There are several psychological trenches when it comes to the concept of freedom, and it is not uncommon to hear people saying: â€œOf course we should have freedom, but in â€˜moderationâ€™â€. This is an Orwellian trip-up along the lines of â€œAll freedom is absolute, but some freedoms are more absolute than othersâ€. Theoretically it makes no sense, but in practice, it is the most reasonable ethical premise available to us.
Negotiating â€˜freedomâ€™ is an intense and self-defeating exercise in absolutes. It means pitching up an idealized utopian free-point and then taking an axe to it bit by bit until it becomes â€˜acceptableâ€™. Naturally, different societies do this in different ways and this is why as a species, we are nowhere near achieving the freedoms we already allegedly possess. No one can deny the importance of utopias in Philosophy. There can be no progress if one does not place a pinnacle; in some ways, the UDHR is humanityâ€™s standard for wellbeing. Victor Hugo put it brilliantly when he said â€œOur life dreams the Utopiaâ€, following it with â€œOur death achieves the Idealâ€. In the negotiation of â€˜freedomâ€™, we find ourselves somewhere in the middle of this equation. We need to decide whether we still value the purist ideals of freedom in their absolute form enough to avoid examining the merits of compromising on definition. Can we still afford to want â€œabsolute freedoms of thought, speech, expression, beliefâ€, and do we? Or, like Michael Novak, have we come to the understanding that practice makes premise and â€œto Know oneself is to disbelieve utopiaâ€? Are ideas and ideals still more important that facts and realisms?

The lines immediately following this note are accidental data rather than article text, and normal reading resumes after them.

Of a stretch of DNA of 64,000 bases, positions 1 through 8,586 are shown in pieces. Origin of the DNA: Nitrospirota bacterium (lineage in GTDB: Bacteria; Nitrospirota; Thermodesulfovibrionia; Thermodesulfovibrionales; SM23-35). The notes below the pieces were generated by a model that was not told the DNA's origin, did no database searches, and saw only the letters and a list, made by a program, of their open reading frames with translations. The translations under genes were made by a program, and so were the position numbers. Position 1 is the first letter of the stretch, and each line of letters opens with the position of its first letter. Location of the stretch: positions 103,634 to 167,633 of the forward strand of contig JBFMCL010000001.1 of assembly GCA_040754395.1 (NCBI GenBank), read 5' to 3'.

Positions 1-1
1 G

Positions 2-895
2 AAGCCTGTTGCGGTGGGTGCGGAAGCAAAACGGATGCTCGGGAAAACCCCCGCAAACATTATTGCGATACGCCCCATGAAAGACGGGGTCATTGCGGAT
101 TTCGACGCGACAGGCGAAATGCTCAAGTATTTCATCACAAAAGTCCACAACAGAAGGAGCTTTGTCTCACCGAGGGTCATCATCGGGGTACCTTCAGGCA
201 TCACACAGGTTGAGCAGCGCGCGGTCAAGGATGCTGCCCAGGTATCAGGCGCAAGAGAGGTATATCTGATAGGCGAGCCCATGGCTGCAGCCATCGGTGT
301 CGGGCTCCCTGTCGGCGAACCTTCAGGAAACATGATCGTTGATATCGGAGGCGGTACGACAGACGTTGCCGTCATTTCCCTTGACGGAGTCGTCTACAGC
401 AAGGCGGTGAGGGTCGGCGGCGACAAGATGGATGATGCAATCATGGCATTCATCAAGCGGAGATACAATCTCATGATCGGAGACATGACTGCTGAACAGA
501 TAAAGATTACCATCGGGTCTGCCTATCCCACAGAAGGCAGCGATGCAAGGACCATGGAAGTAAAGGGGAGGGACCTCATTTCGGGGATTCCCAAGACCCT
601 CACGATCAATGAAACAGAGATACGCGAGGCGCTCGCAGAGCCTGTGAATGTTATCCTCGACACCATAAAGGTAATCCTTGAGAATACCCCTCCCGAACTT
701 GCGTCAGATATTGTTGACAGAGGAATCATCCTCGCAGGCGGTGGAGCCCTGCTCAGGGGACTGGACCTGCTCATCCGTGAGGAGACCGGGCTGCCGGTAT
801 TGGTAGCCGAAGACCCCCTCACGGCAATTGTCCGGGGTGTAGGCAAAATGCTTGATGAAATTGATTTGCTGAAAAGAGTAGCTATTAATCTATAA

This is a subtle and tenuous dance, the difference of wanting and aspiring toward an absolute freedom and the reality of living it. â€˜Freedomâ€™, like â€˜democracyâ€™, is an accepted ideal but its absolute form has never functioned in practice, no matter how politically incorrect it is to entertain this particular factoid. None of the absolutes of the four major freedoms posited in the UDHR hold up on closer inspection. The freedom of belief, if defended to its nth degree, would validate human sacrifice and suicide pacts made in lieu of commemorating the Rapture[v]. It also makes for interesting studies in deciding custody cases for children of Mormon parents, where the subject â€˜freedom of beliefâ€™ cosmically clashes with the 2005 Convention on the Rights of the Child. Not to mention when the question of the childâ€™s own beliefs (or lack thereof) are being addressed, which law takes precedence?
Freedom of expression condones demonstrations by the Ku Klux Klan[vi] as well as films such as â€˜Innocence of Muslimsâ€™ released to inflame the religious sentiments of Muslims around the world in July 2012. Salman Rushdie even categorized freedom of expression as the â€œfreedom to offend. Without which it would cease to exist.â€ Similarly â€˜freedom of speechâ€™ could potentially legitimize hate speech, racism, homophobia, and let us never forget apostasy and blasphemy. The latter is especially interesting considering that the concept of blasphemy is both legitimized and denounced by Article 18 of the UDHR (if taken without any qualifiers as an inherent â€˜freedomâ€™); the same freedom that allows belief in anything allows one to denounce and reject any belief. Kierkegaard said that people demanded freedom of speech as a compensation for the freedom of thought which they seldom used, and he may have had a point. That said, â€˜freedom of thoughtâ€™ is perhaps the most complicated category as it needs to be coupled with one of the three other branches to take effect, but is always the perpetrating force behind belief, expression and speech. Also, freedom of thought rests on freedom of access to information and it is this divide across developed and underdeveloped nations that gives rise to the patronizing but honest sentiment â€œthey just donâ€™t know betterâ€ or, biblically put, â€œFather, forgive them, for they know not what they do.â€[vii] Many may go on to presume that this canon of lost knowledge or disparate knowledge is the premise for the Huntingtonian â€˜Clash of Civilizationsâ€™. In this cesspool of intense negotiations, which freedom is ethically ranked above another?